There have been guilty verdicts in two horrific crimes in Colorado not resulting in the death penalty that has caused the Denver Post to publish editorials questioning that penalty. The first crime involved a gunman (I won’t dignify him by giving his name) who set off tear gas grenades and shot into a crowded movie audience with multiple firearms. He killed 12, including a 6 year old girl, and wounded 70. He passively allowed himself to be arrested. The jury did not buy his insanity plea and convicted him of murder. However, the jury could not reach a unanimous decision that his penalty should be death, and he was sentenced to life in prison without the possibility of parole. The sentence actually was one life sentence for each person he killed and an additional 3,318 years for those he wounded and rigging his apartment with explosives. He apparently had wanted to kill those he knew would respond to his actions while they searched his apartment.
The other case involved the stabbing death of five people in a Denver bar followed by arson to destroy evidence. The motive for the crimes was a robbery that resulted in the theft of $170 dollars and resulted in five dead stabbing victims. Two brothers pled guilty to the crimes. One was sentenced to 70 years in prison and the other was sentenced to life without the possibility of parole. The third man accused was tried for murder, and the prosecution sought the death penalty. The jury was once again unable to reach the unanimous verdict of death required to impose that penalty.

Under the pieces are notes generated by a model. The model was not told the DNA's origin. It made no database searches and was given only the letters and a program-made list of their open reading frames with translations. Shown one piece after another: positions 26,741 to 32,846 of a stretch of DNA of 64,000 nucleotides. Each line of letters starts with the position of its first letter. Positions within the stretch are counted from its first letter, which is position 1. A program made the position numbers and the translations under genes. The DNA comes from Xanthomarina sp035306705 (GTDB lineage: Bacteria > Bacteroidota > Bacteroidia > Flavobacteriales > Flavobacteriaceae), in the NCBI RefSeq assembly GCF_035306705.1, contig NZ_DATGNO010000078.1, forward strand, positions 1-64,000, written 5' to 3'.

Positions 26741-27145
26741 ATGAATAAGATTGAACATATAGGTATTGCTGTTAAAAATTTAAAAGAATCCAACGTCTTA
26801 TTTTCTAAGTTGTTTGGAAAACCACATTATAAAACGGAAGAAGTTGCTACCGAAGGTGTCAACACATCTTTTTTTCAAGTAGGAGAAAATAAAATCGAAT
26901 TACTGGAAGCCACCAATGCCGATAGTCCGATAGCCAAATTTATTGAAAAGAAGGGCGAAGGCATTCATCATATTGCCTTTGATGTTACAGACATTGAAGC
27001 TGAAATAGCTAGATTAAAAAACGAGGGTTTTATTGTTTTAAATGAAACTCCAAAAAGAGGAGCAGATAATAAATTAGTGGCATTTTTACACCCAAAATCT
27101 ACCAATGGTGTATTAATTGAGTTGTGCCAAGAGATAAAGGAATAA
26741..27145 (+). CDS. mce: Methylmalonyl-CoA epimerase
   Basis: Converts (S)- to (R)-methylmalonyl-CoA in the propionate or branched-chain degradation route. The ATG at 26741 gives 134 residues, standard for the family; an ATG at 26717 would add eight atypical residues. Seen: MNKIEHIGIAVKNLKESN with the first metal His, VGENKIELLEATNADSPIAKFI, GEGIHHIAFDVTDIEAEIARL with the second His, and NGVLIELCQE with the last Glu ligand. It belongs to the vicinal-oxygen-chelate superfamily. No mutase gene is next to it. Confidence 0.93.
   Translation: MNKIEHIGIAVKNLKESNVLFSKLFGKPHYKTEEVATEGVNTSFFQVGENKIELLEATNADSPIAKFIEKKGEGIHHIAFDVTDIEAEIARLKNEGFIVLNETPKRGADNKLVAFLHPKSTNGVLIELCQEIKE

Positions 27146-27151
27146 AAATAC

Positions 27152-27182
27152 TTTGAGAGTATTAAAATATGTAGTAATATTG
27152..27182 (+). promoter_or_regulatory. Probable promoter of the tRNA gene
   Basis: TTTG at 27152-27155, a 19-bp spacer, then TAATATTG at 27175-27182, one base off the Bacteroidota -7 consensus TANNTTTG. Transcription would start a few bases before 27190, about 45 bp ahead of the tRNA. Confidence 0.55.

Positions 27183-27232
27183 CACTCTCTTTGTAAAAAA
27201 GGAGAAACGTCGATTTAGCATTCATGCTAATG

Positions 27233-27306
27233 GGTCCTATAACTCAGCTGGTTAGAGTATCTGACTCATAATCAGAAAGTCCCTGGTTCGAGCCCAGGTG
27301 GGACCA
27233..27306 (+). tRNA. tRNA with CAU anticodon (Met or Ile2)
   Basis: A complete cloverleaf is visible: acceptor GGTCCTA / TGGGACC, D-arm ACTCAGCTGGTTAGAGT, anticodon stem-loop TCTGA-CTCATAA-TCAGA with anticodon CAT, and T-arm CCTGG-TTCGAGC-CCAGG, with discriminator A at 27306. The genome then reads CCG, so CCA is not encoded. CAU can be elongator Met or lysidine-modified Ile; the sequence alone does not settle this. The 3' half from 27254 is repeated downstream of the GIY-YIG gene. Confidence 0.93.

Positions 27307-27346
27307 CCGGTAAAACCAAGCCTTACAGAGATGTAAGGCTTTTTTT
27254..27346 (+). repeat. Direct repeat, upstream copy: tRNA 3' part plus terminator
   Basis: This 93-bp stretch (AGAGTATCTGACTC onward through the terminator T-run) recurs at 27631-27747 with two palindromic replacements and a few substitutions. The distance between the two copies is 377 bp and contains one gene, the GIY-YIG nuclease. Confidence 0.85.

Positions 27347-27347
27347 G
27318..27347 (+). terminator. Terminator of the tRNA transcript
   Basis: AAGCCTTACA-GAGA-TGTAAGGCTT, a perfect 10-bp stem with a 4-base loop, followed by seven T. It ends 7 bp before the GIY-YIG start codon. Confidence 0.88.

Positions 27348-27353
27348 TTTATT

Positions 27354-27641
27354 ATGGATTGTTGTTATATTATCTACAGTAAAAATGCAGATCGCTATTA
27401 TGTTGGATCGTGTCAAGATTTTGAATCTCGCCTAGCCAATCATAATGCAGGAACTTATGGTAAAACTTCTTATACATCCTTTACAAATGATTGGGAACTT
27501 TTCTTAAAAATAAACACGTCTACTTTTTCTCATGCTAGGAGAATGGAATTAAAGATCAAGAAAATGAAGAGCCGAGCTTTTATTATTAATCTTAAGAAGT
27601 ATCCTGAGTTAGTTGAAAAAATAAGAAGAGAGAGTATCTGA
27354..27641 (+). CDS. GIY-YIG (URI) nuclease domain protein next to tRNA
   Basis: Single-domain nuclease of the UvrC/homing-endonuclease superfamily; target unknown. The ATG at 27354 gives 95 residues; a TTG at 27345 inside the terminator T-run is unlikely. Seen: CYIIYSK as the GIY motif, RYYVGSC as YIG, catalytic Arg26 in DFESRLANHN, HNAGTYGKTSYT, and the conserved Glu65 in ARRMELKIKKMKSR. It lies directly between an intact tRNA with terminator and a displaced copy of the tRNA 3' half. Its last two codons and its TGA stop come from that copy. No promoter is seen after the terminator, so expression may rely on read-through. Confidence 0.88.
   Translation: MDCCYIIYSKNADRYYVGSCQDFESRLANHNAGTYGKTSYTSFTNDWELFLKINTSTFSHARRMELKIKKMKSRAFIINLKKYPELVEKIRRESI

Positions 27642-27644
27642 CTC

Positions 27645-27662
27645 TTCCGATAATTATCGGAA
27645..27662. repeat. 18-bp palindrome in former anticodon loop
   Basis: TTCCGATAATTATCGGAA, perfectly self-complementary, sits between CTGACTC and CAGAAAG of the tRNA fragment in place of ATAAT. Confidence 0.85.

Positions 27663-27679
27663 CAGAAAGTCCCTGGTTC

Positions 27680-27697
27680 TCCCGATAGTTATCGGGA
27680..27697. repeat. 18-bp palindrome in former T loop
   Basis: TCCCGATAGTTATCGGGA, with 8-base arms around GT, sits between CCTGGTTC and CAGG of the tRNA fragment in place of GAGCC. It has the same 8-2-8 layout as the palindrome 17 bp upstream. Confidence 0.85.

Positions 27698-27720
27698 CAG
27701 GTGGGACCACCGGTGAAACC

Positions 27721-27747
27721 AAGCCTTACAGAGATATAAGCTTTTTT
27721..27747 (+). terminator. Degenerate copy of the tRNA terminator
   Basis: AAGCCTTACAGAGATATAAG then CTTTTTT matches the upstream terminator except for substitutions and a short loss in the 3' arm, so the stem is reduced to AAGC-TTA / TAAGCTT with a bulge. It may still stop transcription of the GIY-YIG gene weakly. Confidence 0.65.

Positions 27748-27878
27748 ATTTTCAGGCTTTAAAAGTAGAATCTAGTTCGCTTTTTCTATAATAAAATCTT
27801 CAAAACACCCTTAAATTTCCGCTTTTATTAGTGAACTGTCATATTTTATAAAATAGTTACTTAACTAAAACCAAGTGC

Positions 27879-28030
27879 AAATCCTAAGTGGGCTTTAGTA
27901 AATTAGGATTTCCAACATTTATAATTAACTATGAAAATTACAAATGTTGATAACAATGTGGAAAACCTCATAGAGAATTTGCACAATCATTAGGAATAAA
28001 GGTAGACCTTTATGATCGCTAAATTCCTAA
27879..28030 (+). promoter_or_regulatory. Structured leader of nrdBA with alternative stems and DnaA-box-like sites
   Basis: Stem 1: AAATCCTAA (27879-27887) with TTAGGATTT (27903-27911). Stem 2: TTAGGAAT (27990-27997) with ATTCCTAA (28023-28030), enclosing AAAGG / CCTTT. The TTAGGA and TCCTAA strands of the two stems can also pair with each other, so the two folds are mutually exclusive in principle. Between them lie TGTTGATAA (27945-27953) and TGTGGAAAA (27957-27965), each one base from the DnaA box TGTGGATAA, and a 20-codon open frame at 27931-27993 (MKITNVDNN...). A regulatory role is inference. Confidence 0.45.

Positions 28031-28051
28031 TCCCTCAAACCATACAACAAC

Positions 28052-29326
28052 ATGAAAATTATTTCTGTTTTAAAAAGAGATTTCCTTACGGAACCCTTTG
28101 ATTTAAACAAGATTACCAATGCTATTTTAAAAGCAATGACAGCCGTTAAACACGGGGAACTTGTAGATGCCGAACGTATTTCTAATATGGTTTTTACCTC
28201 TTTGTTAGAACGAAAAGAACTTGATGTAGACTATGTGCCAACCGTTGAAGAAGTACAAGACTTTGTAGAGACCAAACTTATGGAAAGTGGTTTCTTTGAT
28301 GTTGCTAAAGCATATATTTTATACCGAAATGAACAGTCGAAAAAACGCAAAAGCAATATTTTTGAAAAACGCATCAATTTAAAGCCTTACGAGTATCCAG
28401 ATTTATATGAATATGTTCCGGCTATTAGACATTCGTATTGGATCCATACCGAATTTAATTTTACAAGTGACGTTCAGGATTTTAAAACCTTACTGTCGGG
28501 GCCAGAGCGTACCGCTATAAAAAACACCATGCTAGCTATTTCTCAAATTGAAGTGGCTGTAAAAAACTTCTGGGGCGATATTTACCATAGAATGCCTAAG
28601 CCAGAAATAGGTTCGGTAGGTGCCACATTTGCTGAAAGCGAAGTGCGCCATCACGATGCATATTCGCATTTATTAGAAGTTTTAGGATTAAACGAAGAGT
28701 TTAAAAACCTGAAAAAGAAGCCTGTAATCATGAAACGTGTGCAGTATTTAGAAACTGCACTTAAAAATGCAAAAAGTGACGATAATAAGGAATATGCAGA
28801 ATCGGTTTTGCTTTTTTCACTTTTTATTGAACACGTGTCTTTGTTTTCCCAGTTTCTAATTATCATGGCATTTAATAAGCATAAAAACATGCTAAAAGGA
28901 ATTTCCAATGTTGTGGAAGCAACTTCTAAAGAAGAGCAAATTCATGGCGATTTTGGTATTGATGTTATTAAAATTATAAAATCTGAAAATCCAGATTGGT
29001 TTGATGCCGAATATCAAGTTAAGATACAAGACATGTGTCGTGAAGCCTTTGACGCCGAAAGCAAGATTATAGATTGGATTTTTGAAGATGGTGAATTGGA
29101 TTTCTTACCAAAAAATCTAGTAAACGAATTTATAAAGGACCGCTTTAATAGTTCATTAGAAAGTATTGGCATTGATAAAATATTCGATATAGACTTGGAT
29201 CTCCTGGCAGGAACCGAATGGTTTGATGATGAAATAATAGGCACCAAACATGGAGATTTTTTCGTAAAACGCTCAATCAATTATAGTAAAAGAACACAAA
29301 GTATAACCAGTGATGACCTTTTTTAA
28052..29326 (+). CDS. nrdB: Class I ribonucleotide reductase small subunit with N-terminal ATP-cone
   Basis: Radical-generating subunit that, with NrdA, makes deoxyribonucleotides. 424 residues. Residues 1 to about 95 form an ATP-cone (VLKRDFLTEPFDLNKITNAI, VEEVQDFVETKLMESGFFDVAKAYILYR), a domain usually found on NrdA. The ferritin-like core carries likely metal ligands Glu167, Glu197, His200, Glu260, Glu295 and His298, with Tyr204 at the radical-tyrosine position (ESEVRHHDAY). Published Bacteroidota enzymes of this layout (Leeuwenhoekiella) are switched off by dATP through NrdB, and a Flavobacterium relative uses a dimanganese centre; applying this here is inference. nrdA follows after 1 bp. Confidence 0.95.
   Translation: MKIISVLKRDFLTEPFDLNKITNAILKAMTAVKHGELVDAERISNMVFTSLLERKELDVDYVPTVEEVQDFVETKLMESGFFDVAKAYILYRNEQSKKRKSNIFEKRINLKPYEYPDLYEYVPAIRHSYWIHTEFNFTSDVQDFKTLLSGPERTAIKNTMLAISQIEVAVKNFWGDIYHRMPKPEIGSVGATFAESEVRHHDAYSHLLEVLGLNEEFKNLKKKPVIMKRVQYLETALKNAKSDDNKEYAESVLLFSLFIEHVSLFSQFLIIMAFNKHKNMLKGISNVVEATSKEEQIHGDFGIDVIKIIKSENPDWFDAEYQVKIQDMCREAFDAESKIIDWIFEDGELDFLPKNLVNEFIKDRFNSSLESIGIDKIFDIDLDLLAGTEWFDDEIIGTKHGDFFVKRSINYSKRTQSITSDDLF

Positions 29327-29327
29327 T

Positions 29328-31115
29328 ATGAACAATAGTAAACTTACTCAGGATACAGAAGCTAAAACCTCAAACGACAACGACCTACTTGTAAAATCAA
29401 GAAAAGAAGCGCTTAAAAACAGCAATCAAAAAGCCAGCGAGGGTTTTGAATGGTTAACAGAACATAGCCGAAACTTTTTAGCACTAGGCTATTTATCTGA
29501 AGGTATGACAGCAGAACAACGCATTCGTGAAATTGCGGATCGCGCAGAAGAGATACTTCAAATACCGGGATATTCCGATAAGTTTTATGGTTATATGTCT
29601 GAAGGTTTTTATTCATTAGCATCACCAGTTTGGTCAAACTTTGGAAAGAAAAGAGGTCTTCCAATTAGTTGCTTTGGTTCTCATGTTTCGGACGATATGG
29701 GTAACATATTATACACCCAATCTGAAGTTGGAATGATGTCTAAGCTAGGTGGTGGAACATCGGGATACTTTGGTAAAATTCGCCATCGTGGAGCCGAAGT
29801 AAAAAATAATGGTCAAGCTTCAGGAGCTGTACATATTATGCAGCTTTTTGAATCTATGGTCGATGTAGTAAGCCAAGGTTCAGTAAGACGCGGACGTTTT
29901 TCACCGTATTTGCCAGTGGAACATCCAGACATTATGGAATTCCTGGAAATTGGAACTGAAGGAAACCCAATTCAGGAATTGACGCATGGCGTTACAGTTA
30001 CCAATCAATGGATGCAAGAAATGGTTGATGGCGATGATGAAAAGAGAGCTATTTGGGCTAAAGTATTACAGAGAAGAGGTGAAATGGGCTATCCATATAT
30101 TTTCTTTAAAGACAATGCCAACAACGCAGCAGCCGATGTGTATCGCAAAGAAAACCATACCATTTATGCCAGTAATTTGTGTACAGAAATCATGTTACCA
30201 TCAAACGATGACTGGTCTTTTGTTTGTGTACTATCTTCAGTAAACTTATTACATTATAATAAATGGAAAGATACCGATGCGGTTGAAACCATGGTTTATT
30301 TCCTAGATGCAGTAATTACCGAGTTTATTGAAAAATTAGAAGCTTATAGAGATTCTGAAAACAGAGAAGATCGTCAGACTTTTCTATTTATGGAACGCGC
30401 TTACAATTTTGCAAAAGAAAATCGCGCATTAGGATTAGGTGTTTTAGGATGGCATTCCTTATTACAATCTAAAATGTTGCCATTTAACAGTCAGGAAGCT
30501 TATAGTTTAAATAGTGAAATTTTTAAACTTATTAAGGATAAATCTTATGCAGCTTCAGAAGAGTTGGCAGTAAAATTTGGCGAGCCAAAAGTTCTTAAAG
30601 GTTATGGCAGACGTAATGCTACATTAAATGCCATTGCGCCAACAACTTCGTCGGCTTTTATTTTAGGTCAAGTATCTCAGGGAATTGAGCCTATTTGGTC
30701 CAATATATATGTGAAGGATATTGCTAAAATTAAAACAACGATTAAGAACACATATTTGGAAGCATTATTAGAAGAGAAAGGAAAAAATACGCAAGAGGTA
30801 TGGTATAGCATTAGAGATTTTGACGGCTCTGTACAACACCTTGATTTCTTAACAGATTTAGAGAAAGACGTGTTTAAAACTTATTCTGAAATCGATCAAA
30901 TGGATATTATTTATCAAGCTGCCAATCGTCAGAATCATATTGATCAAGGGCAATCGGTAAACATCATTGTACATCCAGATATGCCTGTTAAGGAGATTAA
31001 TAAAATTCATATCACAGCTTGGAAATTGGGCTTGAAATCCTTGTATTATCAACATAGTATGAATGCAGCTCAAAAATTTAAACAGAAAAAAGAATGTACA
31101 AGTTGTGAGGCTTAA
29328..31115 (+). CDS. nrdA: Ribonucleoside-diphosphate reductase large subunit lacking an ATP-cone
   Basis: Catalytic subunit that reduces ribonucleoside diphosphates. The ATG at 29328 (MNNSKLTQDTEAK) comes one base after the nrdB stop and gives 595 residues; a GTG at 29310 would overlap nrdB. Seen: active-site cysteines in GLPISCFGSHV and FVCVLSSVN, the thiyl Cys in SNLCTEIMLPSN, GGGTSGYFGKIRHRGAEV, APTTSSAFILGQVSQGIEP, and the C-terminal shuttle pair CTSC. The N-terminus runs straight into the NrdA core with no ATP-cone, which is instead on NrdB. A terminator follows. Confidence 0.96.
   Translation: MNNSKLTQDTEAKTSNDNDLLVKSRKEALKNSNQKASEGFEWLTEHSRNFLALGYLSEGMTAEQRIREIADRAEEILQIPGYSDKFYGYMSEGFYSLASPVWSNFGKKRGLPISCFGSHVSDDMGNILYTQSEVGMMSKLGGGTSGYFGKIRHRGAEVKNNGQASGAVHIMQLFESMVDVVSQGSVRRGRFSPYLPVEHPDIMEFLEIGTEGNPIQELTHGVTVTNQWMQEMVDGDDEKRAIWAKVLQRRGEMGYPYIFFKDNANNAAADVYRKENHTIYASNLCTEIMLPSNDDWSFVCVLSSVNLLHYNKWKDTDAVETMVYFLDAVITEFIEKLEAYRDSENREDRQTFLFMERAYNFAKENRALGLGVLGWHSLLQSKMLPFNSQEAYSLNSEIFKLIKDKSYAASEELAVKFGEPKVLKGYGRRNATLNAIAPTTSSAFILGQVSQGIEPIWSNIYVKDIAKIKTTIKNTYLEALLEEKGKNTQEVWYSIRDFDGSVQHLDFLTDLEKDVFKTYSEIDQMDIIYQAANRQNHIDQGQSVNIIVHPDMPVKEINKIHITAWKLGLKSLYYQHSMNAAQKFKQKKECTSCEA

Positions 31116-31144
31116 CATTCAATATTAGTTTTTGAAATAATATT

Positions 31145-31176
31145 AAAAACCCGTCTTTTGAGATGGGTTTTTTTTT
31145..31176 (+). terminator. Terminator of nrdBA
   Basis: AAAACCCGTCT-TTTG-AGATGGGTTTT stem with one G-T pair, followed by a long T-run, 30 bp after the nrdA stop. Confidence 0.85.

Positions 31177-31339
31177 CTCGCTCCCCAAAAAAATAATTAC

Denver Post editorials have questioned whether there is any logical basis for the death penalty if these two horrific crimes do not qualify. What crime could he sufficiently horrific to qualify them for the death penalty if these two crimes did not? The most recent editorial presents the opinion, “The death penalty in Colorado has effectively expired.”
Jurors in both cases had testified during selection that they could impose the death penalty. Either they were less than honest (i.e., they lied), or they were influenced by the killer’s mental state in the first case and the abuse of the second killer as a child. I assure those making future jury selections that I would be willing to sentence someone to death if deserved by their crimes. My reasoning is simple. Behave as a human being and be protected from the death sentence. Behave inhumanely and suffer the consequences. I think both the theatre shooter and the bar murderer behaved inhumanely and escaped the logical circumstances, although I freely admit I did not listen to the full body of evidence in lengthy trials presented to those who decided otherwise.